2 Warehouse Management Tips: Pick Inventory Efficiently
Most small and medium-sized wholesalers / distributors use a straightforward approach to picking orders. It goes like this:
In the office: receive an order, enter it into the wholesale distribution software in use, print a picking slip, send picking slip to the warehouse team.
In the warehouse: pick the order, pack it for shipping. and update the actual quantities picked.
Back in the office: using the ERP Software system, print and mail the invoices.
Here are 2 tips that could lead to increased efficiency. These will not apply to all smaller warehouses, but for many these ideas if implemented appropriately will save time, improve efficiency and in the latter case, measurably save money.
Tip 1: Consolidated Picking Depending on your order volume, the complexity of individual orders, and the degree of products common to different orders, many a warehouse can save time, reduce the number of warehouse staff required, and ease the burden on the front office by using a consolidated picking approach. While there are many variations, a simple idea is to accumulate several orders over a predetermined time period, then print a consolidated picking report, and make one trip through the warehouse picking all the items for the several orders in the “batch”. When packing the orders you’ll separate them into the individual orders (the consolidated picking report and attendant inventory accounting software screens should be optimized to assist with this). I’ve seen consolidated picking (when properly implemented) not only save time and reduce headcount, but also reduce errors and even allow a company to make better use of the warehouse space, thus delaying the need to move to bigger premises.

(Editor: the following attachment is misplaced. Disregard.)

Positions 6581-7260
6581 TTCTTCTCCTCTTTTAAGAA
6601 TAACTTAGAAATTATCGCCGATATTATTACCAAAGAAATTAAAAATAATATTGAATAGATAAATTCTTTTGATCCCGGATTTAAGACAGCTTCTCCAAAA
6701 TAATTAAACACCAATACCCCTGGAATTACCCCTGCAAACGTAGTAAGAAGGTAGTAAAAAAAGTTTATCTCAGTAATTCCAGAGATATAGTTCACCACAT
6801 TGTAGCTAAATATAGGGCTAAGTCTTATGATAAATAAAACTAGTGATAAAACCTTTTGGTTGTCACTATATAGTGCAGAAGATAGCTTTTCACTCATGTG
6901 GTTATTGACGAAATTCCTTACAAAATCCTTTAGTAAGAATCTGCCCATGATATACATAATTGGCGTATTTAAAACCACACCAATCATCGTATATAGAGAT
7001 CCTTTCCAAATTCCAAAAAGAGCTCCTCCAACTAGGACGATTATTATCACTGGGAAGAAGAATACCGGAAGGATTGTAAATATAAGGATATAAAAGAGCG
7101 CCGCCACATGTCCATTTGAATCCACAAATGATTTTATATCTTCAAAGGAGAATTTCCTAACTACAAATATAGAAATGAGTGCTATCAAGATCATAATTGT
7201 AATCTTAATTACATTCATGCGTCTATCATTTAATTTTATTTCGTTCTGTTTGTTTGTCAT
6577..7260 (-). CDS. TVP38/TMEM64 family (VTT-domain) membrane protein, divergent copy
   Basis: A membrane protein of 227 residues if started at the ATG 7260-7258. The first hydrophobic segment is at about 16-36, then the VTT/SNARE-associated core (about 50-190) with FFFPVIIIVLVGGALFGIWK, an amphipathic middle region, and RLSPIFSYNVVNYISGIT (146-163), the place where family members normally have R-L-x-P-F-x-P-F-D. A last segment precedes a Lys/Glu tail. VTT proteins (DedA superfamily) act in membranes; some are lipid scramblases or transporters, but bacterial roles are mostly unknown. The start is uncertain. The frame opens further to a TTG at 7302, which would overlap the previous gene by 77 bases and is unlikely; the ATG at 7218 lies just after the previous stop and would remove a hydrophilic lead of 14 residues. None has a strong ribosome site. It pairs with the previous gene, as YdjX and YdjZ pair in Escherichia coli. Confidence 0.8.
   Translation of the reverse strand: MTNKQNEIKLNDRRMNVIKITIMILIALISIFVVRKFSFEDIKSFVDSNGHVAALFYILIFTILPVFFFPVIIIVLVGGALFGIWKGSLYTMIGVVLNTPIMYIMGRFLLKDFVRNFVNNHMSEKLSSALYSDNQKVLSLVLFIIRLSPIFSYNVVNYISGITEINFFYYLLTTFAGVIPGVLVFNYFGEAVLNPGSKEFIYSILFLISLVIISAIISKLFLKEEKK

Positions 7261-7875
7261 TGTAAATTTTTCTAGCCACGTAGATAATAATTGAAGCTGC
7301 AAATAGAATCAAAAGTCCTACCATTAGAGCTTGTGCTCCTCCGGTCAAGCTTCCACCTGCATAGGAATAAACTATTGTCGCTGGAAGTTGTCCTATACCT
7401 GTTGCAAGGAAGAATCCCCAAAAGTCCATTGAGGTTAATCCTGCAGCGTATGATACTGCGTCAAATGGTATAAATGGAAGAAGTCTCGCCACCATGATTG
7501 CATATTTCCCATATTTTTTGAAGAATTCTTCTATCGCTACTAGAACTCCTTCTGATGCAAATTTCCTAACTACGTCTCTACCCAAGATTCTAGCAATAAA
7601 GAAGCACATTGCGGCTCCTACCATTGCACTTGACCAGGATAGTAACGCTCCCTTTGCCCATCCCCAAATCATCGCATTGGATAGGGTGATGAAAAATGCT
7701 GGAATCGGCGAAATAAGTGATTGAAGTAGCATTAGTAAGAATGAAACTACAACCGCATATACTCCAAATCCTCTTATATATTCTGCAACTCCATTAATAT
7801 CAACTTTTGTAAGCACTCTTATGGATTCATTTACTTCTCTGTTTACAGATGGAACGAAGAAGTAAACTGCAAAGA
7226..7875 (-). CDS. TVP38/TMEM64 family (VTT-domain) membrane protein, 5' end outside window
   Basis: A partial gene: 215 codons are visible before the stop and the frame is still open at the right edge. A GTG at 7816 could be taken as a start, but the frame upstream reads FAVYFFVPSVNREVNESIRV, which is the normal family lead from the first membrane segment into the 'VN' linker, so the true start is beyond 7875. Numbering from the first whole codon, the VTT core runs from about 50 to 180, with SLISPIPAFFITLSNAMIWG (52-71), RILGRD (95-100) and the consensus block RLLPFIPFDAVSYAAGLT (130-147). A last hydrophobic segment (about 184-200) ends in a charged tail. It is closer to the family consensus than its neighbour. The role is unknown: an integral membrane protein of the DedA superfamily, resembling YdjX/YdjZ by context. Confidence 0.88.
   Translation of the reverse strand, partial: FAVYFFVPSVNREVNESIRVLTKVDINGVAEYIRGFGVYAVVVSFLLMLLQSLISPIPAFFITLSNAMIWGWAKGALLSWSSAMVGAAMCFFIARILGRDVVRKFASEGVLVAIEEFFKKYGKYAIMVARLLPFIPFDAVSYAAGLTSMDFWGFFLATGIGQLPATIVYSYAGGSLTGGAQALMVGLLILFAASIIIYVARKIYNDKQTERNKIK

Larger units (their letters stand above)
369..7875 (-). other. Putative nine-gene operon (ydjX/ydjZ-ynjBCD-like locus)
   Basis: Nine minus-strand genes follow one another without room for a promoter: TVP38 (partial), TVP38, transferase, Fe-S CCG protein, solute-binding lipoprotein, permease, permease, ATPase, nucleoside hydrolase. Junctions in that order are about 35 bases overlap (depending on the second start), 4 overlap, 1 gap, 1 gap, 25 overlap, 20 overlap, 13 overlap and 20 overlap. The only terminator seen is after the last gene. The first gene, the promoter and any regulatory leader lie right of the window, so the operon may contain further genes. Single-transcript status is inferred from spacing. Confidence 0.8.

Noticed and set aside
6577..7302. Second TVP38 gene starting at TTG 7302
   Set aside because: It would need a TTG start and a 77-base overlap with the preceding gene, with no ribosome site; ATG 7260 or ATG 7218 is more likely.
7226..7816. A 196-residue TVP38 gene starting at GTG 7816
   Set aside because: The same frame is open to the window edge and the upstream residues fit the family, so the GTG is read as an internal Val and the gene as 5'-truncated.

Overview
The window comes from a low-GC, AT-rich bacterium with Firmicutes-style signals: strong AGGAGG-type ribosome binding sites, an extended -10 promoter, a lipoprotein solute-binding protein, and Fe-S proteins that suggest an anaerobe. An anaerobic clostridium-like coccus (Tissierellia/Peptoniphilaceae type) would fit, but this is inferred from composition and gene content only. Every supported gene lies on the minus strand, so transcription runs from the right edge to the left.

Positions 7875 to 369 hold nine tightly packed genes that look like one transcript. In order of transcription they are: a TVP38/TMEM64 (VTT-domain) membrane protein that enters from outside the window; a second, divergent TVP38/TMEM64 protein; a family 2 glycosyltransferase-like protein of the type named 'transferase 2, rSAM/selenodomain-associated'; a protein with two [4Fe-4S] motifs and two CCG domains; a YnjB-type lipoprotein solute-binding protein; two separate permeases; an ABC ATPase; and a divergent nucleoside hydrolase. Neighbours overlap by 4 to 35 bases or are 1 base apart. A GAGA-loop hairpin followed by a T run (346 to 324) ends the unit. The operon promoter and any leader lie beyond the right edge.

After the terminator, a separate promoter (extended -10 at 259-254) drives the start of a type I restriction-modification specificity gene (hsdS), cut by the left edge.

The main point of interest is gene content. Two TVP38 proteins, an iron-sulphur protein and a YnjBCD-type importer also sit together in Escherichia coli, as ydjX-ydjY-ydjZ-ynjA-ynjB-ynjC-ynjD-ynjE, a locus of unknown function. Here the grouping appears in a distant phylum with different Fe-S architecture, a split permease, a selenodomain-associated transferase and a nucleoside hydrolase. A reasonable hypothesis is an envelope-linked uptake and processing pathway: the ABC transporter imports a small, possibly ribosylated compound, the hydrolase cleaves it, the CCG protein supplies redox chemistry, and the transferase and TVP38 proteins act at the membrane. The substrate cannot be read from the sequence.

Tip 2: Do Not Mail Invoices This one seems obvious, yet most small and medium-sized distributors seem to still mail invoices. Instead, one could print the invoice at completion of the packing process, and include it with the shipment. This will work in cases where your customers are themselves smaller companies, in which case the invoice is likely to find its way from the receiving dock to the accounting office. For larger customers, usually an email invoice in PDF format is perfectly acceptable. So email them invoices instead of printing and mailing. One customer a few years ago switched from mailing to including invoices with shipments. With several hundred invoices per month, the savings in postage alone amounts to thousands of dollars annually.
So why would you still put an invoice in an envelope, and snail-mail it?